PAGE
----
Safe? Maybe. Compatible? Chances are no. The service manual indicates a design with two independant power supply connectors, and a very different layout from what I typically see in a PC. If the pinout is ATX compatible, it'll be fine. I somewhat doubt it though.

The power supply should be able to power at least two video cards fine

The PCI configuration includes two supplementary power cables used for either the NVIDIA Quadro FX4500/5500 or the Quadro FX3450/3500 graphics cards. The connectors appear in FIGURE 5-18 and FIGURE 5-19

This thread talks about replacing the PSU (along with many pitfalls such as non ATX compatible mounts and an odd shaped PSU)

Taking into account that it uses SAS drives (which indicate its semi modern) and the motherboard tray isn't standard, If you already have the case do due diligence. You're really going to want to check things like model numbers abd connectors

Some lower end models did take standard parts but chances are this isn't going to be a simple matter of throwing in a standard motherboard and everything just fitting in.

  • Looking at pages 5-22/23 and 5-34 in the manual, the GPUs are getting supplemental power from the motherboard, not directly from the PSU. That probably explains why the PSU has 2 big connectors to the mobo; but means that even if the first connector is ATX compliant you'd need to make your own breakout cable to use the the 2nd to power your GPU. Nov 28, 2016 at 6:38

I found a parts re-seller carrying the PSU for the Sun Ultra 40. While one of the connectors does appear to be a 24 pin ATX plug (the side that's visible matches wire colors and orders); the other connectors coming off it are all proprietary. It doesn't have the 8pin 12v CPU power connector, any molex/sata plugs for peripherals, and has at most 1 six pin GPU power header (there's a 6pin 12v header on a breakout cable, but I can't see if it has the proper keying for a GPU).

At best, you might be able to use a pin extraction kit to dismantle the proprietary connectors and use the wires from them to make the other connectors you would need. However without knowing what the I2C (an embedded control/data standard) connector is being used for, even that's not guaranteed. I'd lean against this being a show-stopper; but if it's used for monitoring/control purposes the PSU might refuse to start with it disconnected.

As a parting comment: Even if you could make it work, it's a 10 year old design meaning it'd be significantly less efficient than a modern PSU, and even your peak load (300-450W) is likely to be somewhat less than the 50% efficiency peak. In idle use it's going to be far worse than a properly sized modern design. And even that's ignoring that with about a decade of use on it, the original PSU that came with the work station is coming up on its own end of life.

Sun Ultra 40 PSU Images from Flagshiptech.com

  • +1 for mentioning possible use of a pin extraction kit - but he'll probably need a soldering iron, extra wire and pins, and heatshrink too, turning it from simple reuse of an existing PSU into an electronics project :) Nov 28, 2016 at 10:28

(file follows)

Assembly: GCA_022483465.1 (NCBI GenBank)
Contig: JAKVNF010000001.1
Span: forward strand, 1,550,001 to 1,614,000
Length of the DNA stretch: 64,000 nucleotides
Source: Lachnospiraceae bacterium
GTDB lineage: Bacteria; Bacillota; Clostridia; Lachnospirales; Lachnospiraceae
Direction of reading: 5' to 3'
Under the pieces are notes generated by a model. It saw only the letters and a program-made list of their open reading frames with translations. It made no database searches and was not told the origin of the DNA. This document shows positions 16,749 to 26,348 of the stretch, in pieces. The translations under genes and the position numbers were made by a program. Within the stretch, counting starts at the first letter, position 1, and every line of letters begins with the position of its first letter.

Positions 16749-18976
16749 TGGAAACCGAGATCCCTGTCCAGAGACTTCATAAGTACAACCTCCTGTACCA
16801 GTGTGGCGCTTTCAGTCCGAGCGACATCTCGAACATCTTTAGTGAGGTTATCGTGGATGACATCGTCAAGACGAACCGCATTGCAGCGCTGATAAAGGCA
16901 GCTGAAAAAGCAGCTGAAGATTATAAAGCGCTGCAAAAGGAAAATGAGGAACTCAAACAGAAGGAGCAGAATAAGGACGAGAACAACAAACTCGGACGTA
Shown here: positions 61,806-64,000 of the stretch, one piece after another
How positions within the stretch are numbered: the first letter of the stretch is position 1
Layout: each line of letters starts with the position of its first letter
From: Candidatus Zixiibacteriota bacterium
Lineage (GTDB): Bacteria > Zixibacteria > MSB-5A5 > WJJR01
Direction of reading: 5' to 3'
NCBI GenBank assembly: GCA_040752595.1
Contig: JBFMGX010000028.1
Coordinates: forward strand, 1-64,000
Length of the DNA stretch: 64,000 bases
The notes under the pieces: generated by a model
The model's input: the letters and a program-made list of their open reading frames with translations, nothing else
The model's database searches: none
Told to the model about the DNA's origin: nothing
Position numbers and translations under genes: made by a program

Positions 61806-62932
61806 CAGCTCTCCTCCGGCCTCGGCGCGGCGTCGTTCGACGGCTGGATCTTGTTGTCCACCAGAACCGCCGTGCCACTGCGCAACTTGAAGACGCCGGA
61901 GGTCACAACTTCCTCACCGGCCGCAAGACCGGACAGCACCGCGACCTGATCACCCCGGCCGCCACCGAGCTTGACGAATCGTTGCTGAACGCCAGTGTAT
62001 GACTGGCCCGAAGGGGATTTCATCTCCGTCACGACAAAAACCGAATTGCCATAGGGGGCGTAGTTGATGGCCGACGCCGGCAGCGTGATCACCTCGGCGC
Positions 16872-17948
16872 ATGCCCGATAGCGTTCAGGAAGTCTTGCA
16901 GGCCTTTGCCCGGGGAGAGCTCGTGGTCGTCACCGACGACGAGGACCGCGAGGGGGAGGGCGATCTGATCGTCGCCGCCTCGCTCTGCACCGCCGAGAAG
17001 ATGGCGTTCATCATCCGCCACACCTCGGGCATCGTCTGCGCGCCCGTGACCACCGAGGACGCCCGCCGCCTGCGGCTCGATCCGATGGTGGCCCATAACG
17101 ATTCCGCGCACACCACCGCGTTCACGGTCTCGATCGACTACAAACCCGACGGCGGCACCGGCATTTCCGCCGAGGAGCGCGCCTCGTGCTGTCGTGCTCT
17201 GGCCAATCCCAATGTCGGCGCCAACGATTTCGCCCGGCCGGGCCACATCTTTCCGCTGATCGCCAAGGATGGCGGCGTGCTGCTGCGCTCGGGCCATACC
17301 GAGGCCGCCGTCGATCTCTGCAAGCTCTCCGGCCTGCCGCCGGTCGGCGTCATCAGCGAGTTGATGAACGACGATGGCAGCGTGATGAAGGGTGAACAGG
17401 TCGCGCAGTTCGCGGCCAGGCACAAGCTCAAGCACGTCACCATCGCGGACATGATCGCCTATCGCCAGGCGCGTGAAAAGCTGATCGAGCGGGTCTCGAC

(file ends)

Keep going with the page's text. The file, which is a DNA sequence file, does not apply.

• @rackandboneman the wire lengths look to short to make the 12v CPU connector directly, but you can use an extension cable as an alternative to splicing wires, and heat shrink's just cosmetic. Still unlikely to be worth it from a time vs money perspective; but probably not much worse than converting the case's mobo tray to hold a standard mobo. Nov 28, 2016 at 12:00
  • 2
    Uh protecting your solder splices in an environment where you can have 100 or so amps going through a short circuit is not cosmetic... Nov 28, 2016 at 12:23
  • @rackandboneman with what I was suggesting as the minimum, what splices? Pop existing 12v/ground pins from the P2 bogo connector, reinsert into an 8 pin 12v CPU plug, and then use an extension cable to extend it from where the short sun wires end to where the plug on the new mobo is. If you cut the old plug off and splice in longer wires to run it directly to the destination you would have splices to protect, and shrinking a wrapper around the entire bundle instead of just relying on tape around each individual wire would be a good idea, but my suggestion was to avoid having to splice at all. Nov 28, 2016 at 15:26
  • What are you suggesting to feed the drives and other stuff from? Nov 28, 2016 at 15:36

WooShell's post is correct. I am currently using a Sun Ultra 45 case and power supply with a MSI 9661 dual quad core Opteron board. The power supply indeed has a normal 24 pin ATX plug plus a proprietary 18 pin plug which provides seven 12v power on the top pins + two 3.3v. All the lower pins are ground. I found this out by attaching a mini itx board that doesn't require a 12v power connector, booting it and measuring the voltages on the plug. I've managed to plug in a 12v 4 to 8pin cpu power connector (takes a bit of effort). I've decided to dispense with the Ultra 40 board and tray and list it on E-Bay and simply drill and tap the bottom plate to accept 10mm standoffs. I will make a new backplate from aluminium as its easier, and attach it to the rear case opening.